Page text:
Most embedding models output $float32$ vector values. While this provides the highest fidelity, it is wasteful given the information that is actually important in the vector. Within a given data set, embeddings never require all 2 billion options for each individual dimension. This is especially true on higher dimensional vectors (e.g. 386 dimensions and higher). Quantization allows for vectors to be encoded in a lossy manner, thus reducing fidelity slightly with huge space savings.

### Buckets of fun

Scalar quantization takes each vector dimension and buckets them into some smaller data type. For the rest of the blog, we will assume quantizing $float32$ values into $int8$. To bucket values accurately, it isn't as simple as rounding the floating point values to the nearest integer. Many models output vectors that have dimensions continuously on the range $[-1.0, 1.0]$. So, two different vector values 0.123 and 0.321 could both be rounded down to 0. Ultimately, a vector would only use 2 of its 255 available buckets in $int8$, losing too much information.

Figure 1: Illustration of quantization goals, bucketing continuous values from $-1.0$ to $1.0$ into discrete $int8$ values.

The math behind the numerical transformation isn't too complicated. Since we can calculate the minimum and maximum values for the floating point range, we can use min-max normalization and then linearly shift the values.

$int8 \approx \frac{127}{max - min} \times (float32 - min)$ $float32 \approx \frac{max - min}{127} \times int8 + min$Figure 2: Equations for transforming between $int8$ and $float32$. Note, these are lossy transformations and not exact. In the following examples, we are only using positive values within int8. This aligns with the Lucene implementation.

### It's just statistics

A quantile is a slice of a distribution that contains a certain percentage of the values. So, for example, it may be that $99\%$ of our floating point values are between $[-0.75, 0.86]$ instead of the true minimum and maximum values of $[-1.0, 1.0]$. Any values less than -0.75 and greater than 0.86 are considered outliers. If you include outliers when attempting to quantize results, you will have fewer available buckets for your most common values. And fewer buckets can mean less accuracy and thus greater loss of information.

Figure 3: Illustration of the $99\%$ confidence interval and the individual quantile values. $99\%%$ of all values fall within the range $[-0.75, 0.86]$.

This is all well and good, but now that we know how to quantize values, how can we actually calculate distances between two quantized vectors? Is it as simple as a regular dot_product?

### Time to remember your Algebra

We are still missing one vital piece, how do we calculate the distance between two quantized vectors. While we haven't shied away from math yet in this blog, we are about to do a bunch more. Time to break out your pencils and try to remember polynomials and basic algebra.

The basic requirement for dot_product and cosine similarity is being able to multiply floating point values together and sum up their results. We already know how to transform between $float32$ and $int8$ values, so what does multiplication look like with our transformations?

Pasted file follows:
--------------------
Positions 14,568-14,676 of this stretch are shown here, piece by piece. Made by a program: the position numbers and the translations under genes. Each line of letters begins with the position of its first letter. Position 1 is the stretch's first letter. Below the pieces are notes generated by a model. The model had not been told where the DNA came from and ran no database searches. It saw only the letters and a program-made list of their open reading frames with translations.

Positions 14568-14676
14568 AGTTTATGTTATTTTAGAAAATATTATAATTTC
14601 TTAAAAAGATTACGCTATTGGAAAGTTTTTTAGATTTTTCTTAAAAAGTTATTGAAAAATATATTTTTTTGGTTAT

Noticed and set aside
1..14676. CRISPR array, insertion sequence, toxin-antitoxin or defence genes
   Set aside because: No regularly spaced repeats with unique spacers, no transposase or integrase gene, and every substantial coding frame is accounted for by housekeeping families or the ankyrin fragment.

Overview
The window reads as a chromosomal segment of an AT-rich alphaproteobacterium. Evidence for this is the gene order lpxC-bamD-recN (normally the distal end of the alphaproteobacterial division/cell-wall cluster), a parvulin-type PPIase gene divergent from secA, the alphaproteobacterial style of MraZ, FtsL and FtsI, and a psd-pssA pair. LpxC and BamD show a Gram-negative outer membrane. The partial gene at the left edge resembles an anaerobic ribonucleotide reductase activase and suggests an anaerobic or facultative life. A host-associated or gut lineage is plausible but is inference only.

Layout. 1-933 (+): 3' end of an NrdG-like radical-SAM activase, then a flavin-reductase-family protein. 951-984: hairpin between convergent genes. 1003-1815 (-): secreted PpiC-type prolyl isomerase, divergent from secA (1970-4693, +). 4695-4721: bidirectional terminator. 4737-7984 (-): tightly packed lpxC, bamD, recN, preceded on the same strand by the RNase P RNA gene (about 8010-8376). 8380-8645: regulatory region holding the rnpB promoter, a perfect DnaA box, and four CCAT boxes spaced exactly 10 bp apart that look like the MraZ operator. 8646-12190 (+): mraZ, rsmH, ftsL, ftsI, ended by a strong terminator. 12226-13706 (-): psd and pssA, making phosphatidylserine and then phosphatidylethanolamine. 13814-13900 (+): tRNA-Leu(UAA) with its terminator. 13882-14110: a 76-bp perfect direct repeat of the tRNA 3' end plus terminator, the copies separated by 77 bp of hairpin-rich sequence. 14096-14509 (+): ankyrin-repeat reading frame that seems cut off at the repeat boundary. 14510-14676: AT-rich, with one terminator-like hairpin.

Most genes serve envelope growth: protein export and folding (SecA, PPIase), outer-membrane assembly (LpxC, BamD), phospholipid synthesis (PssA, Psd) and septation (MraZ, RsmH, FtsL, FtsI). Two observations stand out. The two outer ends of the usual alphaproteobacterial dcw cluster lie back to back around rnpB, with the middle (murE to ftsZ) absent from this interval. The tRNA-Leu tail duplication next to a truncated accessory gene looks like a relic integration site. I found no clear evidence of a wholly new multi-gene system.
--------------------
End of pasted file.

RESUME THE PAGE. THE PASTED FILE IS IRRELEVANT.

$float32_i \times float32'_i \approx (\frac{max - min}{127} \times int8_i + min) \times (\frac{max - min}{127} \times int8'_i + min)$We can then expand this multiplication and to simplify we will substitute $\alpha$ for $\frac{max - min}{127}$.

$\alpha^2 \times int8_i \times int8'_i + \alpha \times int8_i \times min + \alpha \times int8'_i \times min + min^2$What makes this even more interesting, is that only one part of this equation requires both values at the same time. However, dot_product isn't just two floats being multiplied, but all the floats for each dimension of the vector. With vector dimension count $dim$ in hand, all the following can be pre-calculated at query time and storage time.

$dim\times\alpha^2$ is just $dim\times(\frac{max-min}{127})^2$ and can be stored as a single float value.

$\sum_{i=0}^{dim-1}min\times\alpha\times int8_i$ and $\sum_{i=0}^{dim-1}min\times\alpha\times int8'_i$ can be pre-calculated and stored as a single float value or calculated once at query time.

$dim\times min^2$ can be pre-calculated and stored as a single float value.

Of all this:

$dim \times \alpha^2 \times dotProduct(int8, int8') + \sum_{i=0}^{dim-1}min\times\alpha\times int8_i + \sum_{i=0}^{dim-1}min\times\alpha\times int8'_i + dim\times min^2$The only calculation required for dot_product is just $dotProduct(int8, int8')$ with some pre-calculated values combined with the result.

### But, how is this accurate?

So, how is this accurate at all? Aren't we losing information by quantizing? Yes, we are, but quantization takes advantage of the fact that we don't need all the information. For learned embeddings models, the distributions of the various dimensions usually don't have fat-tails. This means they are localized and fairly consistent. Additionaly, the error introduced per dimension via quantization is independent. Meaning, the error cancels out for our typical vector operations like dot_product.

### Conclusion

Whew, that was a ton to cover. But now you have a good grasp of the technical benefits of quantization, the math behind it, and how you can calculate the distances between vectors while accounting for the linear transformation. Look next at how we implemented this in Lucene and some of the unique challenges and benefits available there.